I am getting very good at dying. Practice, after all, makes perfect. No, I will not tell you which methods are most painful; it is not the manner of death that hurts, but the person by whom it is caused. Nor will I tell you which method I most prefer; there are times when you want to feel nothing and times when you want to experience the death of every individual cell. And no, I will not tell you my most gruesome ends; death is a private thing, no matter how we treat it otherwise. (And besides, I have a biographer for that.) You ask how many times I have died by my own hand? Define hand. Define my own. Define died. You ask what was my longest death? But surely you know we are all dying from the first moment of our existence. How and why things accelerate near the end matters very little. Close your eyes and feel the cells in your body dying this very second, dying every second, dying every single day of your life. Do not worry about the hows and whys. Take it from someone who has died so many times I could not possibly keep track: only the devil is in the details.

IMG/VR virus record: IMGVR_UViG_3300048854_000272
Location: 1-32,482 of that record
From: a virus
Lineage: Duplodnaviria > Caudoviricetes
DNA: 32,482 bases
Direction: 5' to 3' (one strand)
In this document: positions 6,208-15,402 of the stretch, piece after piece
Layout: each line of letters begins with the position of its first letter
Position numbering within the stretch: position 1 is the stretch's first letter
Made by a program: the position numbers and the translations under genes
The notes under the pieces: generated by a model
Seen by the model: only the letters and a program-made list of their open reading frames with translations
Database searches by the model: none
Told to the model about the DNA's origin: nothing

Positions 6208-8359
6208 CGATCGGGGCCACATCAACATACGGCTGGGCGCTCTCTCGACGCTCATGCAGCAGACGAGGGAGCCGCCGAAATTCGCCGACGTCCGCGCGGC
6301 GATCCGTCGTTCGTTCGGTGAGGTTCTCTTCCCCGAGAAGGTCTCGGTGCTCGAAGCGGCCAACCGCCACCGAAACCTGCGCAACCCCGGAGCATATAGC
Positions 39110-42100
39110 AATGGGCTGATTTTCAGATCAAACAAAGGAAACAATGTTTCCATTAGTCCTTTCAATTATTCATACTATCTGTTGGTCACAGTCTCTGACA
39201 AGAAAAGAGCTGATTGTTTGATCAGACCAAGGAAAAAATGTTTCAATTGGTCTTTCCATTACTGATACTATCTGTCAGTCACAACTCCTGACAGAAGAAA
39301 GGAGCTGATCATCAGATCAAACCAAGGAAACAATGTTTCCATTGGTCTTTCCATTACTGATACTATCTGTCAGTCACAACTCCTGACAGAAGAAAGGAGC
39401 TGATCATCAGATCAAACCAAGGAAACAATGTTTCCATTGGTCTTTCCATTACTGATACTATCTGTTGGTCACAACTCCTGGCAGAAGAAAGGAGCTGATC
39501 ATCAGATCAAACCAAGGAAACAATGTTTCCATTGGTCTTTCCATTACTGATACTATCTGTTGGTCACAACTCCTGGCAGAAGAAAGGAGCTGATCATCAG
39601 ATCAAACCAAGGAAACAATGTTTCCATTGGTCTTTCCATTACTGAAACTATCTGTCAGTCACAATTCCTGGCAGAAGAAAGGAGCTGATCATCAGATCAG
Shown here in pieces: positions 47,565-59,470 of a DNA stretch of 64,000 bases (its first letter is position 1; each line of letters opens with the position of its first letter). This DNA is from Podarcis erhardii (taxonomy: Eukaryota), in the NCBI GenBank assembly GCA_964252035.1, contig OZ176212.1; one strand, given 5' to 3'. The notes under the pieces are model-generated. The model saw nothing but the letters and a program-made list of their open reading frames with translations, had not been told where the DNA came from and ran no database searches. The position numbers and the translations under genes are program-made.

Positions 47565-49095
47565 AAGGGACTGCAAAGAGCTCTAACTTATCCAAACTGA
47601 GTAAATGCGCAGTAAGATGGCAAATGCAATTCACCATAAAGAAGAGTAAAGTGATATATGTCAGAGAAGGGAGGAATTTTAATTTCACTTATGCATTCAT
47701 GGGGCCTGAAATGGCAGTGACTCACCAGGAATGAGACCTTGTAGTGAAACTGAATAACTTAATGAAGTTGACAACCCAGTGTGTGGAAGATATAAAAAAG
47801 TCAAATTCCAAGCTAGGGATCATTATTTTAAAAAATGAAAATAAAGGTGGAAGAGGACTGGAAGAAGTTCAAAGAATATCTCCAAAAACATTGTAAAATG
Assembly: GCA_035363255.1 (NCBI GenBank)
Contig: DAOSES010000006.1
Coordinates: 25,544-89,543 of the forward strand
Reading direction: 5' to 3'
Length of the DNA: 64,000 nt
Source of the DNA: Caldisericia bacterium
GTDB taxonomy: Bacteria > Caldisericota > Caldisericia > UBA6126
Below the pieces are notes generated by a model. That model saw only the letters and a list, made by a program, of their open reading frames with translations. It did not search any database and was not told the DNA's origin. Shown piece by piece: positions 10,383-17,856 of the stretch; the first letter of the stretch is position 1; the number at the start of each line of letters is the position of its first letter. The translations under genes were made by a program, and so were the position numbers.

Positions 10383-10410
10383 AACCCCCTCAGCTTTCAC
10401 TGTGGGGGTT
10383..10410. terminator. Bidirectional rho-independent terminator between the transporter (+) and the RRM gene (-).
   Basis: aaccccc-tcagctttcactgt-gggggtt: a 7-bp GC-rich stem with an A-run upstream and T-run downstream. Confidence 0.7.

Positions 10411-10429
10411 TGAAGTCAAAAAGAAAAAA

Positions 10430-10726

Sometimes I wish my body was your body. I know I shouldn’t, and why would I? Who wants to be always dead or dying? Who chooses to be trapped inside a burning building? But I do, because it is you. I want to hold up my arms and see how they taper to elegant hands that so casually cradle a knife. I want to feel how gracefully this scarce body bends and turns, and how hard and unyielding it becomes when it takes what it wants. I want to see in my reflection the unforgiving lines of your face and stare into the deep wells of your eyes. And yes, I want to know what it is like to rot from within, to taste blood in the back of my mouth and feel my sanity crumbling at the edges – but only in your body; only your rot. Decay is only as beautiful as the thing it destroys, and thus you in your unbearable perfection have elevated dying to an art form.